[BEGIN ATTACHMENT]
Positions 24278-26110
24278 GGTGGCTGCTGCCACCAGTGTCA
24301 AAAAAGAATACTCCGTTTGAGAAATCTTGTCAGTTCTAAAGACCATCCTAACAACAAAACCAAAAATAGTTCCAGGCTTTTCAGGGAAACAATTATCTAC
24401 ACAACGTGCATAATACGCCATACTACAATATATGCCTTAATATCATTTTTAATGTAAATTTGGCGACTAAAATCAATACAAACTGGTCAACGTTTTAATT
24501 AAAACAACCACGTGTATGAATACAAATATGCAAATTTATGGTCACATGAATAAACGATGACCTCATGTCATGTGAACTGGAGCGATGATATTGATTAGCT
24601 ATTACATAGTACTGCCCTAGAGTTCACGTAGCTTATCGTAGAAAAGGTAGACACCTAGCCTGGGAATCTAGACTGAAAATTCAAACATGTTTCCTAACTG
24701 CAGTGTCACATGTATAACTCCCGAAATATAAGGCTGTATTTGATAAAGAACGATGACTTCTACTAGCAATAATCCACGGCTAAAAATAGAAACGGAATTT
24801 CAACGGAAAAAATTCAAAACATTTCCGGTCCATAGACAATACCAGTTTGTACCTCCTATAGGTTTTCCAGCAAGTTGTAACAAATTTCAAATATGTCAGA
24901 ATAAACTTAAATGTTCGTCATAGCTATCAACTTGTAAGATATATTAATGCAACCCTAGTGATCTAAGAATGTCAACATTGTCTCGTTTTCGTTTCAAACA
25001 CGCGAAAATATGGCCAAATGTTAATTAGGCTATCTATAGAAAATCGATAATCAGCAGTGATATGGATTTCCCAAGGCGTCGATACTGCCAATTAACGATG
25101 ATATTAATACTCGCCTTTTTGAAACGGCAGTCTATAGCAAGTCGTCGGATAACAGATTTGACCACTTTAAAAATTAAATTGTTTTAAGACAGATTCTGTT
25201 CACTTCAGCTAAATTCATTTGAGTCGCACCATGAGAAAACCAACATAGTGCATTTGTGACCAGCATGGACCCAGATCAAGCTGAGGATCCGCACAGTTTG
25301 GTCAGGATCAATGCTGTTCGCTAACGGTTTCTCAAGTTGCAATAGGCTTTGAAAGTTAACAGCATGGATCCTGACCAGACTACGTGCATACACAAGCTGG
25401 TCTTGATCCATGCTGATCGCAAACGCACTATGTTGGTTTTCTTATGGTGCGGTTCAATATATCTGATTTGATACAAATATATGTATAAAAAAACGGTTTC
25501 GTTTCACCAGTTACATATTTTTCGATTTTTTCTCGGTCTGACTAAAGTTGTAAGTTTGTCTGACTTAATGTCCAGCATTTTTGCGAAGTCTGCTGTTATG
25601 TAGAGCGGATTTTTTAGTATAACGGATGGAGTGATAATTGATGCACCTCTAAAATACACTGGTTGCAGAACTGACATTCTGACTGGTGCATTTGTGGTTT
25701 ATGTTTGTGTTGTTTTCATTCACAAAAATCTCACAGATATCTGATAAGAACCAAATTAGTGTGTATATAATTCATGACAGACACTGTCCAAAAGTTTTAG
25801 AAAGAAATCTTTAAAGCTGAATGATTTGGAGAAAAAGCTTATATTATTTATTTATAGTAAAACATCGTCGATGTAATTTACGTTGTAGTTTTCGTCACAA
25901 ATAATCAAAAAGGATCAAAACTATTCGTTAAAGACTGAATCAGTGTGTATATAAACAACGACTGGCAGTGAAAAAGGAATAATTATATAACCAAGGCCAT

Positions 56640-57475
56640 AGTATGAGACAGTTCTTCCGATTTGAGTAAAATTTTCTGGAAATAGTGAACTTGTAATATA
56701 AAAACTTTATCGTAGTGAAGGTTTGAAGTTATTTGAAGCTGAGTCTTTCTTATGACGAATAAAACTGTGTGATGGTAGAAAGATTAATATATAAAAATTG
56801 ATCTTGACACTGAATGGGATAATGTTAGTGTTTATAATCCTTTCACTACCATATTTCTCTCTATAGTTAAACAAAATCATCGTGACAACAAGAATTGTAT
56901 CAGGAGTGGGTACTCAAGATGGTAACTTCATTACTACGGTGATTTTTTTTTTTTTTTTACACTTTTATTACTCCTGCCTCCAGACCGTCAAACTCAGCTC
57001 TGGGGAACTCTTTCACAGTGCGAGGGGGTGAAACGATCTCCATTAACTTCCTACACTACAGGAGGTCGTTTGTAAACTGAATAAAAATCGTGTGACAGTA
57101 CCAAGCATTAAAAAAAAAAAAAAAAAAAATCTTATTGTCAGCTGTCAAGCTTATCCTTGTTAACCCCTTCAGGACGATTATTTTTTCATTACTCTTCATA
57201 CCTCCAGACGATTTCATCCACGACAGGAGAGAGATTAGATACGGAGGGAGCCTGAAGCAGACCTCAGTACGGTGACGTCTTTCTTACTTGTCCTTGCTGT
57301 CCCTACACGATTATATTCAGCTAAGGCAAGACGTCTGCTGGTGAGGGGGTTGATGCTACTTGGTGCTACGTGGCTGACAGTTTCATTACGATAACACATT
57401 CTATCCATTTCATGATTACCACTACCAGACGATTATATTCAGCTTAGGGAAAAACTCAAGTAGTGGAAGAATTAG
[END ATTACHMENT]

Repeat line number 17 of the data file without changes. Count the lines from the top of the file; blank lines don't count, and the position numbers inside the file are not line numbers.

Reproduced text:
25701 ATGTTTGTGTTGTTTTCATTCACAAAAATCTCACAGATATCTGATAAGAACCAAATTAGTGTGTATATAATTCATGACAGACACTGTCCAAAAGTTTTAG